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Sep 2, 2022Liked by Benn Stancil

"Last fall, Erik Bernhardsson made the case that AWS and other cloud providers might be happy to sell core compute services like EC2, and let other vendors—Snowflake, for example—do the hard work of building, marketing, and distributing applications on top of it."

I don't agree with this argument. When both margins and the market are high, the incentives to stay on the sidelines and only provide the hardware layer are not there. AWS consistently copies available open source competitors in the data products layer and so does GCP.

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I do believe that there is a lot of room for innovation by new incumbents, but they have to follow the advice from Frank Slootman himself: start amping up sales when you check majority of the boxes around product features. see https://stassajin.medium.com/review-of-amp-it-up-f433ae2bbb3e.

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author

eeeh, I'd say that AWS strategy is mostly for lock in to AWS core services though. The point, I suspect, isn't make money directly from turning some open source thing into an AWS service; it's to ensure that people who want to use that service use it on AWS. (Plus, there's probably some kind of arms race in that, where if GCP can come along and say we've got push button versions of this and that open source thing, AWS needs to have the same thing. So they pile on these services, but they're still all loss-ish leaders for EC2.)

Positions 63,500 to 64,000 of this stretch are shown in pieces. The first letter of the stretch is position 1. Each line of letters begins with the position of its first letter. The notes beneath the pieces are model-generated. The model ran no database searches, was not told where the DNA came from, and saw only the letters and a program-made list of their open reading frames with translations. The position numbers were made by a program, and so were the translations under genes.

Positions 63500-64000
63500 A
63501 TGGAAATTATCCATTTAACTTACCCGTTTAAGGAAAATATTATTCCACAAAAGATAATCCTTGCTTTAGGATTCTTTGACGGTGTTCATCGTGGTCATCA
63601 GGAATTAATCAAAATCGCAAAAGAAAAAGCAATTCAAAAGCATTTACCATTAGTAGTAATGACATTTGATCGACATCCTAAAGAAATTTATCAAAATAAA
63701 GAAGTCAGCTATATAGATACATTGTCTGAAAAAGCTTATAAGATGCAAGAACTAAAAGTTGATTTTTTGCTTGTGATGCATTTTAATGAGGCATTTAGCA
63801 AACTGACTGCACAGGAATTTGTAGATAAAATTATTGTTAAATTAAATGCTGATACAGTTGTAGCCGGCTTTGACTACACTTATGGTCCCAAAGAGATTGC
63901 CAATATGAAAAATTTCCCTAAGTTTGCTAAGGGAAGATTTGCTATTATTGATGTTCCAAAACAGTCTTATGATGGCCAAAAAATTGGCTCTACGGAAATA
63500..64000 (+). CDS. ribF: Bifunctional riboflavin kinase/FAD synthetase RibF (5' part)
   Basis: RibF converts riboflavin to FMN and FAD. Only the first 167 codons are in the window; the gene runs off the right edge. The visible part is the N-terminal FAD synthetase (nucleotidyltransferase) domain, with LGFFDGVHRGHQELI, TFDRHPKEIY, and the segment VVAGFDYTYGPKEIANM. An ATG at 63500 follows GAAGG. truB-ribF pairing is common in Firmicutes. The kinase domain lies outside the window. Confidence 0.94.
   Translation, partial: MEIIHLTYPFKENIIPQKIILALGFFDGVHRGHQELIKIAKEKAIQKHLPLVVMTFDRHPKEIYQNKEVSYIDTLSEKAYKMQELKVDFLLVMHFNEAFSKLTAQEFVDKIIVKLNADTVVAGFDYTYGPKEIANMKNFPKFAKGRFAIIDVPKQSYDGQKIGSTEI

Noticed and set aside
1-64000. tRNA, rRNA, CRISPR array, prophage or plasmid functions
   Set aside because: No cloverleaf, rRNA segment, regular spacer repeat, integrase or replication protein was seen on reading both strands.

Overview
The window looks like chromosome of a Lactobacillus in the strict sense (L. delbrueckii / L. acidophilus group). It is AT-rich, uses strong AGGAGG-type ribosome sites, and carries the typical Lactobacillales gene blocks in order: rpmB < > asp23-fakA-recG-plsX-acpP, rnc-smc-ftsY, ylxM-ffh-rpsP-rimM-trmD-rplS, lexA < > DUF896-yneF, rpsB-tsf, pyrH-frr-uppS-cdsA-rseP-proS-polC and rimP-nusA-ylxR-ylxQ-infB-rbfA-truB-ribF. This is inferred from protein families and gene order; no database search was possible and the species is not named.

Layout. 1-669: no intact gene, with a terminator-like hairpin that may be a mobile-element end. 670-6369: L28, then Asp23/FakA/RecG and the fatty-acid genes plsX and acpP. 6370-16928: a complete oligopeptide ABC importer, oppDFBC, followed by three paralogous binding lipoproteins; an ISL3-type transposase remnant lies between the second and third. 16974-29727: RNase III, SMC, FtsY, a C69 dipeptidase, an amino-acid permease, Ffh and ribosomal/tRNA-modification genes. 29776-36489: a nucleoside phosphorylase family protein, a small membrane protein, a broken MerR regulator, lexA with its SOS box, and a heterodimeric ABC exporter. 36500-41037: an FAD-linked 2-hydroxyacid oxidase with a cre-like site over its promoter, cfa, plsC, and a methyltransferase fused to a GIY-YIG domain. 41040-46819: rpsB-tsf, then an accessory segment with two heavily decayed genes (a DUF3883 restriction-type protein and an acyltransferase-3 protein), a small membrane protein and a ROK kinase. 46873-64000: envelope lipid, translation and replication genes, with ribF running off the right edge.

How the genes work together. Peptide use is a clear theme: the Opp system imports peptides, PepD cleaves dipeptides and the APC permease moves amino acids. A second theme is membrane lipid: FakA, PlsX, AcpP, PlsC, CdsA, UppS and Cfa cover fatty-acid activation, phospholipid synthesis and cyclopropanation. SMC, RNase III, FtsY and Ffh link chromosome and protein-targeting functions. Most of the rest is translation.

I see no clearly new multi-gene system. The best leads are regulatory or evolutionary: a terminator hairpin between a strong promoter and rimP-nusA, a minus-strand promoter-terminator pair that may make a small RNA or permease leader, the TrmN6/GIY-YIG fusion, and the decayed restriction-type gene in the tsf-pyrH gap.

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Yeah the consumption model can be a nasty surprise when the bill shows up, but CXOs will figure that out and put guardrails in place. Snowflake's genius is its data cloud & marketplace model, which is easy for citizen data scientists and business people to understand and spin up in ways they could not do with earlier generation data warehouses and analytics tools. My guess is that most businesses leverage only a fraction of the data that goes through their systems. So, what is Snowflake's ROI? If it costs 2X but you get 4X value, then the business case looks good. I recently wrote a blog post on the last days of the legacy data warehouse. The question is, how quickly can IT teams get their data from an old DW into a new data cloud? It's not fast or easy.